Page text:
PLAYLIST

Throwing Muses
University
(Sire/Warner Bros.)

Kristin Hersh is the type of influential artist who's never made a dime. To wit: Throwing Muses laid the groundwork for virtually every female-led alternative combo that emerged during the past decade or so, including the Breeders and Belly (the act that made Hersh's stepsister--and former Muse---Tanya Donnelly pop-pop-popular). But when was the last time you saw Hersh holding up a platinum record? Then again, the world of radio has lately become more receptive to Hersh's brand of off-kilter truth-telling--and University offers a particularly strong batch of it. Hersh is at her worst when she gets so involved with her lyrical images that she forgets to put them to interesting music; this weakness, in a sentence, is what made last year's solo outing, Hips and Makers, so underwhelming. However, that disc's relentlessly introspective tone apparently freed Hersh from at least some of her need to morph into Emily Dickinson in the presence of her band. On University (completed more than a year ago, just prior to the making of Hips), she displays greatly diminished pretense and an unmistakable interest in knitting together up-tempo melodies worth hearing more than once. "Bright Yellow Gun," the lead track, clues you to Hersh's more accessible mindset, and it proves to be a harbinger of better things to come. By platter's end, you'll likely call this the Muses' finest piece of work since, at least, 1989's Hunkpapa. Which about seven people in the United States bothered to buy.--Michael Roberts

The Goats
No Goats, No Glory
(Ruffhouse/Columbia)

The fist-shaking political correctness of the Goats' 1993 debut, Tricks of the Shade, was so verbally and musically tough that the musicians now find themselves threatened by the same trap that looms before the Reverends Falwell and Swaggart: They've already stated their dogma so forcefully that they can't retreat without seeming, at best, weak. And when, on their second album, these funk-rock welders talk of cheeba and hard times, weak is how they sound--at least initially. The 1994 congressional elections helped me get past that first impression, though, and now I consider the disc to be post-Republican rap rock in which the Goats' idealism scatters like wood chips flying in the wake of a buzz saw. Fortunately, their political vagueness gets support from the toughest rap anyone's playing on live instruments right now. The defiance inherent throughout Tricks will no doubt be needed in 1996--and perhaps by that time, these kids' musical support system will have put them on top. A nice thought.--John Young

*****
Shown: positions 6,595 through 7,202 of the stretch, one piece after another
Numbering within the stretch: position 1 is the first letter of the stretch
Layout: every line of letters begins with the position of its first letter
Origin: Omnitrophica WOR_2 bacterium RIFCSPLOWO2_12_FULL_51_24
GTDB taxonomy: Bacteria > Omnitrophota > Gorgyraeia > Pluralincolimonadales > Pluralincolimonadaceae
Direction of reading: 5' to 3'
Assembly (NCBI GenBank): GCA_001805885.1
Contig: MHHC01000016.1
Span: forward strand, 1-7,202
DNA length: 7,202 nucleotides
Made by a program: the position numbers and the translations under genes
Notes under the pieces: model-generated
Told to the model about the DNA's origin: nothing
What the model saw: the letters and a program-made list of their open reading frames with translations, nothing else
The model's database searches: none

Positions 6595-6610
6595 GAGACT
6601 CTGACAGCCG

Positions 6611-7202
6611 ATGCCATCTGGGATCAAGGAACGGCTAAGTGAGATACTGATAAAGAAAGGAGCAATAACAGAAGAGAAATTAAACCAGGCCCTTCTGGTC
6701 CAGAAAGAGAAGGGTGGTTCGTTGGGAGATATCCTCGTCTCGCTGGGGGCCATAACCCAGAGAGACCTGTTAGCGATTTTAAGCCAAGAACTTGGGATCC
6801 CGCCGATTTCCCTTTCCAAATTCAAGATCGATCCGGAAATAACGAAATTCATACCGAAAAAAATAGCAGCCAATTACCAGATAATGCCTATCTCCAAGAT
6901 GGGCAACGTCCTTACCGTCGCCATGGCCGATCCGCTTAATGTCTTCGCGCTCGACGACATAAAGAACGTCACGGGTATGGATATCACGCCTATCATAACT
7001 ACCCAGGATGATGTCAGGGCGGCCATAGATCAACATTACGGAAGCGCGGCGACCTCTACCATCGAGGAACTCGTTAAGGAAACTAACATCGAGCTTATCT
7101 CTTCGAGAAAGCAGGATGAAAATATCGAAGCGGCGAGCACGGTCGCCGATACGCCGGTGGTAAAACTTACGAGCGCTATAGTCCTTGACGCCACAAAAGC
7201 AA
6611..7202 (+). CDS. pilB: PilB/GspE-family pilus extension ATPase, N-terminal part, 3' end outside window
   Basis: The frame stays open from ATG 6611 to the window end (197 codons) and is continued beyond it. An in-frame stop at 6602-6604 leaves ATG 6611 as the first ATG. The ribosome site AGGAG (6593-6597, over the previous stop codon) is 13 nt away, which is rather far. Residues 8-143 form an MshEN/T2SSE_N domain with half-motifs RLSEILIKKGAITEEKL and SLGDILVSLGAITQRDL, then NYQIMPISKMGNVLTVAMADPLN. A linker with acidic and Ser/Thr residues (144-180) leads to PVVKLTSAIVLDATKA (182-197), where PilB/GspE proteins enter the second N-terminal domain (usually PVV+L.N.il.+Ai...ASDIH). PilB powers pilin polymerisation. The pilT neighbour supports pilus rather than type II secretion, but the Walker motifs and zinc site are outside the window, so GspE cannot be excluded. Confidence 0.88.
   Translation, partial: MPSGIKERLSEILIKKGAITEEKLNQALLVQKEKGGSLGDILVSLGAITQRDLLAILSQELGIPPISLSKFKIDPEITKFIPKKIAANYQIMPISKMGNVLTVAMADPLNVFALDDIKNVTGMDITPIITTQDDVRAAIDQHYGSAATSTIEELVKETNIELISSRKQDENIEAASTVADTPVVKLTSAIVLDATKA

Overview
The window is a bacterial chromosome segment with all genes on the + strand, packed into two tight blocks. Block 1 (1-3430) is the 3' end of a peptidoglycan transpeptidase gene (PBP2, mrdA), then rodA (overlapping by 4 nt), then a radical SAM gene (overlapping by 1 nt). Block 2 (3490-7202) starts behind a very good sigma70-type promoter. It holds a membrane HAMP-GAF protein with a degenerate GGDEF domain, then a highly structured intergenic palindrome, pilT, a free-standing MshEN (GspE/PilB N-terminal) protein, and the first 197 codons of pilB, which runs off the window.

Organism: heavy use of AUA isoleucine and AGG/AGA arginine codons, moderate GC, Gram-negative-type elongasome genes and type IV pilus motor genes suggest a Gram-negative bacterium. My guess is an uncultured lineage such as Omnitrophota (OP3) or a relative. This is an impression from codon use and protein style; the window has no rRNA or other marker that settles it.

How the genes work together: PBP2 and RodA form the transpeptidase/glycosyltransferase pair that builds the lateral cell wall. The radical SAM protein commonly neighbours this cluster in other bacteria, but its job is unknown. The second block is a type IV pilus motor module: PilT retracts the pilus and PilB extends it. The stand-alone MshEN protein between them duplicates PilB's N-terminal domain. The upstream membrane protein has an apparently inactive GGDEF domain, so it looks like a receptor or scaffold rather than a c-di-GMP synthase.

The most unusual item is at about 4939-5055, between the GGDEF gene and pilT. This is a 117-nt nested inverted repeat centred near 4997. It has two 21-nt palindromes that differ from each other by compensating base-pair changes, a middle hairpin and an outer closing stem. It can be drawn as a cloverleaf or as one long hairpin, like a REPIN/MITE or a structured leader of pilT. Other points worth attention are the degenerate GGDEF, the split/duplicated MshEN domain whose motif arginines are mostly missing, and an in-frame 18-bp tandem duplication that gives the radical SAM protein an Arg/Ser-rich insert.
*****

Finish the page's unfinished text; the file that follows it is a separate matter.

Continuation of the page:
Slash's Snakepit
It's Five O'Clock Somewhere
(Geffen)

Those of you who still remember Guns N' Roses should be warned that this sounds a lot like Van Halen. During the Sammy Hagar era.--Roberts

Various Artists
Ahora Si! Here Comes Changui!
(Corason)

Sierra Maestra
Dundunbanza!
(World Circuit)

There's not a lot of exuberance on display in the current American music scene: At present, moping is seen as hipper and more financially rewarding. So it comes as a blessed relief to encounter a pair of albums so bursting at the seams with joy that their titles absolutely demand their respective exclamation points. Ahora Si! is a compilation of Cuban changui music--a spare percussive style that's related to son, a better-known, more accessible Cuban genre. The traditional changui instrumentation--chanted or shouted vocals, a tres guitar, marimbula, bongos, maracas and a metal scraper called a guayo--make for a raw, spontaneous sound that's delivered here by five of the most popular acts from the province of Guantanamo. The best of these is Grupo Changui de Guantanamo, which contributes five tunes so rollicking and organic that the bandmembers seem to be making them up as they go along. But all of the numbers contain the kind of rough-edged pleasures that are usually sandblasted off by studio technicians long before they reach fans' ears. Dundunbanza!, by the Havana-based, nine-piece Sierra Maestra, is considerably slicker, but so is son, which is frequently punctuated by blaring trumpets and call-and-response singing. Some listeners may dismiss the result as "Ricky Ricardo music," but it's actually a raucous, danceable melange dripping with romance, sensuality and enough steam to satisfy Robert Fulton. Tunes such as "Changu Ta' Veni," "Cangrejo Fue a Estudiar" and "Kila Kike y Chocolate" likely will have you smiling long before their last notes are blown--and that's okay. Because there's more to life than grunge, pal.--Roberts

 
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